Smart locks or bollocks? The good and the bad of key-free convenience

The problems of putting the security of your home in the hands of your smartwatch
Why smart locks are dumb ideas

The lock is one of humankind's better ideas: it's been around without too many changes for around 4,000 years, and it does a pretty good job. So it was just a matter of time before somebody decided to overcomplicate it. Say hello to smart locks!

A smart lock is like a normal lock, but a lot more expensive. Instead of keys you unlock it wirelessly using a Bluetooth dongle, a smartphone app or a wearable device, and if you break up with someone, rent your property out or move house you can reprogram it to keep undesirables out and to let guests in. At least, that's the theory. But there are a few issues to think about too.

Smart lock security: it really doesn't matter

As owners of £100,000 Range Rovers can tell you, there are problems with keyless keys. They can be jammed, so that the lock signal never reaches the lock. They can be captured, so their transmissions can be rebroadcast by other devices. They can be decoded, so that other devices can recreate their unique signals. And the keyless fobs can be stolen. All of these methods tend to result in an empty driveway.

Essential reading: Smart home of the future

Could smart locks suffer similar issues? Of course they could, and if they're on smartphones there are additional risks in the form of malware and phishing-style fraud. But more importantly, no amount of authentication and encryption or battery backups can make your windows any less breakable, your doors less kickable or your phone less stealable. As the cliché goes, locks only keep honest people out. Villains tend to be lazy, and if your lock is too smart they'll find a lower-tech way in.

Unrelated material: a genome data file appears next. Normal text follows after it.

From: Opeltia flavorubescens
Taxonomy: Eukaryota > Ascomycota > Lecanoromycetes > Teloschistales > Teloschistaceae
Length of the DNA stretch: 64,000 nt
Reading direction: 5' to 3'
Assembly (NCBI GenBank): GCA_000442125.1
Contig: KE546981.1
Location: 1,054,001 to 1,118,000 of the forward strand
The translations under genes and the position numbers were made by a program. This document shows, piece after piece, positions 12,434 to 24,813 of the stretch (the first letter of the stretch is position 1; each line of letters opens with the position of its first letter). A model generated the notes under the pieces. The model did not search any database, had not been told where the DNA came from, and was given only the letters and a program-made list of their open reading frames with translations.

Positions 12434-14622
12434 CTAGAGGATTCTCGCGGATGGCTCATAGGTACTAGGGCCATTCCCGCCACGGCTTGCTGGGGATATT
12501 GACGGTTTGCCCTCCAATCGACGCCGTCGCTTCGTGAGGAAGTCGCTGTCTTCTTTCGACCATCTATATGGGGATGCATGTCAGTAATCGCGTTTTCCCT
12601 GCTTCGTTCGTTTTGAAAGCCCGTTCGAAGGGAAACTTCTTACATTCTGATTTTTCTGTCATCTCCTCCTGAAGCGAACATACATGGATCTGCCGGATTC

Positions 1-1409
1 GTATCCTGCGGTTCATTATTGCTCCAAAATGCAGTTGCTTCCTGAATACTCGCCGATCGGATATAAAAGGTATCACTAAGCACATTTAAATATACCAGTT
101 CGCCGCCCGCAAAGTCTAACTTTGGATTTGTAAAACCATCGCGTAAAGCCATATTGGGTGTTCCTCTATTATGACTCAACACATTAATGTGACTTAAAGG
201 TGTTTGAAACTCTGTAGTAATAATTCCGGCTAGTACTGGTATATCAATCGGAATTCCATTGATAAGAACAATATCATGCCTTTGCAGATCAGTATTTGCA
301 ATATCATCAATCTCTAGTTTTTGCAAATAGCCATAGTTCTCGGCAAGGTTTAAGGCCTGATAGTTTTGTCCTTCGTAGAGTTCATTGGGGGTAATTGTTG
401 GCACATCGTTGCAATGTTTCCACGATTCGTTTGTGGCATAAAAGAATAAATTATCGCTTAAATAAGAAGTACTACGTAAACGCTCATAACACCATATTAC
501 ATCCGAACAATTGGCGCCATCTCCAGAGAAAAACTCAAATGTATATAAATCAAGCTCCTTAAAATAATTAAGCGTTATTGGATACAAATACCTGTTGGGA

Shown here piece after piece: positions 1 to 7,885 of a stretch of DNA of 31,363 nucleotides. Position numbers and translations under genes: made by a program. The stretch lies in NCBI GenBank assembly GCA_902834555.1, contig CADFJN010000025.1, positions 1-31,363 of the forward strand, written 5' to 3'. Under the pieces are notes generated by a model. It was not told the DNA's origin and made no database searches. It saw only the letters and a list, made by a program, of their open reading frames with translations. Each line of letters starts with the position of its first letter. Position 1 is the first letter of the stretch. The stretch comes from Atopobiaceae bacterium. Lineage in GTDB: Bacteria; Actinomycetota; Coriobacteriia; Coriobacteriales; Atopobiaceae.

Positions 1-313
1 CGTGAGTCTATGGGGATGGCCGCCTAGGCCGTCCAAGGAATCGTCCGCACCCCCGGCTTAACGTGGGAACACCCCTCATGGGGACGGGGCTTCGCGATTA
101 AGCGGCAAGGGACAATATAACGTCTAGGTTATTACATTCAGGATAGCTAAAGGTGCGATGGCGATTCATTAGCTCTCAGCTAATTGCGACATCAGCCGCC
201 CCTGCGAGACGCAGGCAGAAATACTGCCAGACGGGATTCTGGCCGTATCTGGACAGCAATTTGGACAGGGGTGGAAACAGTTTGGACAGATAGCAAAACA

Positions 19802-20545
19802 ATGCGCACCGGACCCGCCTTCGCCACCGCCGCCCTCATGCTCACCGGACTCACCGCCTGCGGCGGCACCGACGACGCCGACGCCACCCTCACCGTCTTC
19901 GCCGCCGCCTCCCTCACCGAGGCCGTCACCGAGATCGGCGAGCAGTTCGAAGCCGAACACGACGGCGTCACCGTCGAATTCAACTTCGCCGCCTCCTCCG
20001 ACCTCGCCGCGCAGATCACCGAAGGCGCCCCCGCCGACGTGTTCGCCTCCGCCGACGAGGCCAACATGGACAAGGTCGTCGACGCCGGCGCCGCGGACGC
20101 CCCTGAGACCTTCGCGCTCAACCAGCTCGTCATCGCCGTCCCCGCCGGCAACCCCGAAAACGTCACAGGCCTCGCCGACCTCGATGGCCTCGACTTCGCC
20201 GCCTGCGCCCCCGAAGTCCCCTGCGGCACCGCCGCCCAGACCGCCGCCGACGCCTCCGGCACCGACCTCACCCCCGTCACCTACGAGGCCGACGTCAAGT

The main draw is convenience: you never need to carry keys again, apart from the keys you'll carry as a backup in case the smart bit of the lock doesn't work or your phone runs out of battery.

But sarcasm aside, there are multiple benefits. If you're a landlord, have people working on your home or tend to have lots of guests, you don't need to shell out for multiple sets of keys or change the locks when your tenants move on or the builders finish up.

You don't need to fumble for keys when you're carrying heavy shopping or screaming children. In some cases the locks have cameras so you can see who's at the door and let them in from wherever you are. They can be helpful to people with disabilities or mobility problems. And you can use the lock as a trigger for other home automation, so for example when you approach the front door the lights go on and the music starts up.

Key concerns

Keyless entry sounds great, but there are plenty of drawbacks too. By its very nature means a smart lock has more potential points of failure than a simple mechanical one. Your home insurer might not accept it. And as car owners know to their cost, if you lose a master key or backup key a replacement will cost a fortune.

There are technological concerns too. It's yet more ecosystem lock-in - what happens if your chosen lock supports the Apple Watch but you want to go Android Wear in a few years from now? - and there are the usual issues of obsolescence and lack of ongoing support that plague most gadgets. Can you be sure that a lock built for iOS 8 will still work on iOS 11, or that the router you buy six years from now will be backwards compatible with the lock you fit today?


And of course there's the issue we encounter far too often, which is that many technologies are really irritating in real life. Take our smart switch, for example. It's an internet-connected, app-controlled power socket that works brilliantly very occasionally. Most of the time it just ignores the app or falls off the network, forcing us to use the real switch on our supposedly smart switch.

If the same brilliance infects smart locks, we'll be spending a big pile of money on keyless locks that we have to carry keys for. That doesn't sound very smart to us.

Would you fit a smart lock to your home? Let us know in our smart home forum discussion – or in the comments below.

1 Comment

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